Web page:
I will admit that I used to be pretty down on virtual reference. When the notion that librarians could get on board with unsolicited virtual conversation first started, the grandiose nature of the uptake—punctuated by conferences, scholarly articles, and prolonged navel-gazing discussion of this supposed paradigm shift—made one think that librarians had invented online chat.
As with most things of this nature, a cottage industry emerged to support the library clamor for virtual reference (I know some vendors really hate it when I refer to their bread and butter as a cottage industry, but, well . . . tough). There are many solutions out there—Velaro, QuestionPoint,Tutor.com (more emphasis on the tutoring services these days, it appears), Docutek (a SirsiDynix company with emphasis on lots of other stuff), and probably a dozen more I don’t know about that are free to add themselves to comments on this post.
But now, rather than pretending to have invented chat, some libraries are reverse-engineering the best parts of the products that are out there. For instance, at MPOW, we found that co-browsing wasn’t really the greatest thing since sliced bread. In my opinion, the need to co-browse is a mark of a badly organized website. That is, if you have to walk someone through “how do I find articles?” then there is something more deeply wrong with your website than a failure to offer good virtual reference.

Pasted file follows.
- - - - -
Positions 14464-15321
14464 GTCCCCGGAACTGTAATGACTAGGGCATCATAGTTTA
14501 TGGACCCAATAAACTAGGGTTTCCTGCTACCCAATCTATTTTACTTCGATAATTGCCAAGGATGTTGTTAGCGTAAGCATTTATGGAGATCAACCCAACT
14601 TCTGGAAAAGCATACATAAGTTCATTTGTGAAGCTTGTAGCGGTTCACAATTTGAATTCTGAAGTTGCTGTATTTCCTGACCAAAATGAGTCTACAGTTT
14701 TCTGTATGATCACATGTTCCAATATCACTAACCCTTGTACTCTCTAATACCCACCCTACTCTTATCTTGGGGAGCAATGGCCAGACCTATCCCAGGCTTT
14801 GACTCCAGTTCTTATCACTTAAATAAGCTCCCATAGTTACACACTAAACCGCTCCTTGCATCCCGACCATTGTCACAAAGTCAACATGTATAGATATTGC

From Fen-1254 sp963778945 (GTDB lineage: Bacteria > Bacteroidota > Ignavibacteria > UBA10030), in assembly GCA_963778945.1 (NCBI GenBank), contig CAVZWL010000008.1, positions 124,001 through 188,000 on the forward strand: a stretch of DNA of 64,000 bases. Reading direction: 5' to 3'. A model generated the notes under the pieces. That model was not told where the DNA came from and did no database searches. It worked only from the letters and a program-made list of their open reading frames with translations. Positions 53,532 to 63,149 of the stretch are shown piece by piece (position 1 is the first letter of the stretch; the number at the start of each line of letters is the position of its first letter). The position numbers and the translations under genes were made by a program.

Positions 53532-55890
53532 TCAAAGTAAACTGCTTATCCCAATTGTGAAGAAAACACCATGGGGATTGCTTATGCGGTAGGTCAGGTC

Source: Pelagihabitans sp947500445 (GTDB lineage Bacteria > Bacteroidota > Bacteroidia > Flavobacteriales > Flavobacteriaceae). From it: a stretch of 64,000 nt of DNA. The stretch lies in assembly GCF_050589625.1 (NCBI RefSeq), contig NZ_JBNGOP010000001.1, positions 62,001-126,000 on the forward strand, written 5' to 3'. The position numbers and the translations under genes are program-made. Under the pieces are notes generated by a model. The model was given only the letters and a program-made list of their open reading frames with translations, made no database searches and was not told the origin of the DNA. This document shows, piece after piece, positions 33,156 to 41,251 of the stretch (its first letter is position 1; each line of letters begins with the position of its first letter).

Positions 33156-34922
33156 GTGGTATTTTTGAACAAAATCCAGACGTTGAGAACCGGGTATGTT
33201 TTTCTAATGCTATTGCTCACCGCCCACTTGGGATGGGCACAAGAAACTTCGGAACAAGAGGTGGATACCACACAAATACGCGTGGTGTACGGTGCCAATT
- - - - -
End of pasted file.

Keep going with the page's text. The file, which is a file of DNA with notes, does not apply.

Why not simply IM? It’s not necessarily an offering that is mutually exclusive from virtual reference services, but it can be cheap (even $0) at startup, and popular. Several libraries, including mine, are offering IM service via multiple protocols—AIM, MSN, Google, etc. Others are taking things one step further by embedding the Meebo widget right into the “contact us” portion of the website. Here’s a list of libraries doing that.
Our profession has been talking a lot lately about centralization of cataloging efforts, digital library efforts, and even IT services. In retrospect, the conversation about centralized reference services was a bit premature, but a new distributed—but as yet unmanaged—infrastructure seems to be emerging. (Perhaps a new cottage industry opportunity?)
I have to admit that there’s a part of me that would love to sit down for an hour and just ask random questions about these things. If thousands of us could do it all at the same time, it would be great way to test the scale of virtual reference support. I love reference librarians because I’ve never met one who could resist even the most esoteric question.
What was the GDP of Paraguay in 1994 anyway? I’m gonna go play.
[This post originally appeared as part of American Libraries’ Hectic Pace Blog and is archived here.]